So many of us judge ourselves for being anxious. We think we’re weak. We think we’re being stupid or ridiculous. We think we shouldn’t feel this way — and ironically, these thoughts only exacerbate our anxiety.
According to clinical psychologist Karin Lawson, PsyD, “When someone is judging themselves for having feelings, then it doesn’t allow space to figure out how to soothe and move through the emotion.”
She shared this analogy: A person is experiencing physical pain in her arm. She purposely tenses up and tightens her arm muscles to power through it. But this just layers the pain and creates more discomfort.
Yet it’s understandable that we get like this when our anxiety peaks. After all, anxiety can be overwhelming. “Anxiety is such a powerful emotion because there are physical sensations and symptoms along with the emotional discomfort,” said Lawson, also a yoga teacher in private practice in south Florida, who specializes in anxiety.
That is, we sweat, our heart rate increases and our breathing becomes shallow. Anxiety affects our nervous system, digestive system, and immune system, said Stephanie Diamond, PhD, a psychologist and clinical director at Oliver-Pyatt Centers in Miami, Fla. And anxiety can be paralyzing.
“In that hyper-aroused state, it is really difficult to pause and be kind to ourselves.”
But being kind to ourselves is something we can practice. Below, Lawson and Diamond shared five helpful tips.
View your anxiety as a smart messenger
Remember that your emotions “are simply communicators, attempting to get your attention,” Diamond suggested. For instance, she said, anxiety might be telling us that we’re unsafe or that we don’t have sufficient resources to cope with current demands.
“Try to welcome your emotion’s message, reflect on its possible message, and let it pass through you like a wave.”
Pick a supportive statement
Lawson works with her clients on formulating a simple, reassuring statement that reminds them to be gentle with themselves. For instance, some of her clients use: “Gentle, gentle;” “You’re OK even though it doesn’t feel OK;” or “peace.” Psychologist Tara Brach once said she uses: “It’s OK, sweetheart.”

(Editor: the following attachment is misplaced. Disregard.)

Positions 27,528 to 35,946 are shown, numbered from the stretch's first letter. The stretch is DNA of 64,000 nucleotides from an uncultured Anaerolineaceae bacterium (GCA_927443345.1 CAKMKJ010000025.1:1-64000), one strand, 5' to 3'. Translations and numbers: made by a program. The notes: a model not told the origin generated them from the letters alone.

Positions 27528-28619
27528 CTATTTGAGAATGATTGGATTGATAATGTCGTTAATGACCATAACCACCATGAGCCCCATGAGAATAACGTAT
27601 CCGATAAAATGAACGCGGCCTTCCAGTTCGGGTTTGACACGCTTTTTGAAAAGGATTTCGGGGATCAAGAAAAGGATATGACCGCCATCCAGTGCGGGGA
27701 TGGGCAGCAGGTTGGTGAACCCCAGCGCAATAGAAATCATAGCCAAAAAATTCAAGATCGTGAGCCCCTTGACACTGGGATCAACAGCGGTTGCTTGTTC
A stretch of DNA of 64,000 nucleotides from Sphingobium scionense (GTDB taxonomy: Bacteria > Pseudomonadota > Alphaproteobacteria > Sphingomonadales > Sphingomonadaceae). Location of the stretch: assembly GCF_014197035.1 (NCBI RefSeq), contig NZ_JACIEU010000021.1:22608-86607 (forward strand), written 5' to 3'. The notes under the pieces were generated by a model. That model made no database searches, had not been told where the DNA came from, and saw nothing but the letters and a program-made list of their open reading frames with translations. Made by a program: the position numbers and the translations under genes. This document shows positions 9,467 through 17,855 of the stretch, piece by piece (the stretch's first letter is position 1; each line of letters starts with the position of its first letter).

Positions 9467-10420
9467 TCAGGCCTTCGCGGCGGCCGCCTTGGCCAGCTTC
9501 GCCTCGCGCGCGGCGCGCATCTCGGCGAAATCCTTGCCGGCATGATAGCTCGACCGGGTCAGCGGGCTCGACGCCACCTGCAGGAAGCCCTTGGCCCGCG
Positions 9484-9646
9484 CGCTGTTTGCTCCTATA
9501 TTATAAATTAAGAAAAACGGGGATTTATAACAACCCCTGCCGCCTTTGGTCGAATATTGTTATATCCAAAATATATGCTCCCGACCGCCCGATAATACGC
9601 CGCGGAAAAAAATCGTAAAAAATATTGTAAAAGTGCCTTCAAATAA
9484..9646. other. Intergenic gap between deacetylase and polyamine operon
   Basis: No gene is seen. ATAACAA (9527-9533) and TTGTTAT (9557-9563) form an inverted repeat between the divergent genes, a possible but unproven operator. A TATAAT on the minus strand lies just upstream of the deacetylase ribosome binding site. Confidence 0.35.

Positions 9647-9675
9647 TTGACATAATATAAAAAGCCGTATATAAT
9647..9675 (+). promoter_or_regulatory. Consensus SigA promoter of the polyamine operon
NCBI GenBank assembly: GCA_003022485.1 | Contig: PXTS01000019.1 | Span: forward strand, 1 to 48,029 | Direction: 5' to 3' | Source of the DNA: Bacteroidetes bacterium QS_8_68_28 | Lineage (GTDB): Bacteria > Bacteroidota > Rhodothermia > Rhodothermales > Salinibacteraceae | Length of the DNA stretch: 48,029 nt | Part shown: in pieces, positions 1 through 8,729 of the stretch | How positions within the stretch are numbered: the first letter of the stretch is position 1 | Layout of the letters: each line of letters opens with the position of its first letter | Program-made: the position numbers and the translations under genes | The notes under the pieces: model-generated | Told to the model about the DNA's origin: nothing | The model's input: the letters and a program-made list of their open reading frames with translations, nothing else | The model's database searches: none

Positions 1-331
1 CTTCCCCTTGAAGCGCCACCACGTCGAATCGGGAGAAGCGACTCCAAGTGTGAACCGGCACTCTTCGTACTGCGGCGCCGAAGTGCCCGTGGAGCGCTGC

You also might pick something you’d say to soothe a child or reassure a beloved friend, Diamond said. She shared this example: “It’s OK that you’re feeling anxious; it’s a normal feeling. You’re safe and this feeling will pass.”
The key is to find a soothing statement that works for you, Lawson said.
Give yourself permission
“So many times we live with an authority figure in our heads telling us what we should be doing or what we should have done differently,” Lawson said. Instead, she encourages us to respond to our needs in the moment.
For instance, this might mean giving yourself permission to scream into a pillow or take a break from an anxiety-filled environment, she said.
However, it’s important to make sure that you aren’t giving yourself permission to avoid anxiety-provoking situations, because this only heightens and perpetuates your anxiety. In other words, don’t flee a situation. Don’t avoid taking a test or meeting with a customer. Instead, give yourself permission for “a breath of fresh air [to get a] renewed sense of capability to go back in there and do what needs to be done.”
Sometimes, we don’t know what we need. That’s when you can get curious and explore. “Maybe it’s not clear what we need, but we have an opportunity to do some stretching, so let’s try that. Did it work? Maybe, maybe not. Let’s try something else when we have the chance,” Lawson recommended.
Because anxiety is such a visceral physical emotion, sometimes we have an idea about what our body would like, she said. So we might ask ourselves whether it’d feel good to take a walk and be outside or to lie down and focus on our breathing.
Work with your body
“Because anxiety is such an energetic emotion, physical strategies are often helpful,” explained Lawson. For instance, this might be going for a walk around your office building or taking the stairs.
If you’re in a situation where you can’t leave, such as a meeting or on a bus ride, she suggested doing isometric exercises. Examples include: “clenching the muscles in your legs and buttocks; discreetly grabbing the bottom of the chair and pulling up with your arms while your legs and abdomen work to keep you in your seat.”
“By working with your body and trying to help it feel calmer, you are engaging in a kind and self-compassionate act.”
Lighten your load
“A great way to show kindness to yourself is to lighten your load by sharing your struggles with a trusted friend or therapist,” Diamond said. Let others help you through your anxiety. “We are mammals after all, and as such, we all need people.” (If you’d like to see a therapist, you can start your search here.)
Ultimately, remember that you’re not alone in how you’re feeling. Lawson mentioned “common humanity,” the third part of Kristin Neff’s definition of self-compassion. Anxiety is a common experience, which everyone shares. That is, “we all, as human beings, feel anxious, insecure, unsure, fearful and lost at times in our lives,” Lawson said.
Remind yourself of this when you inevitably forget. Remind yourself that you can practice self-compassion. You can treat yourself with gentleness. You don’t need to punish yourself for an experience that everyone has and struggles with. Instead, you deserve support. The great thing is you can give yourself this support at any time.
For more tips on being kind to yourself when you’re anxious, check out this piece.
Chair exercise photo available from Shutterstock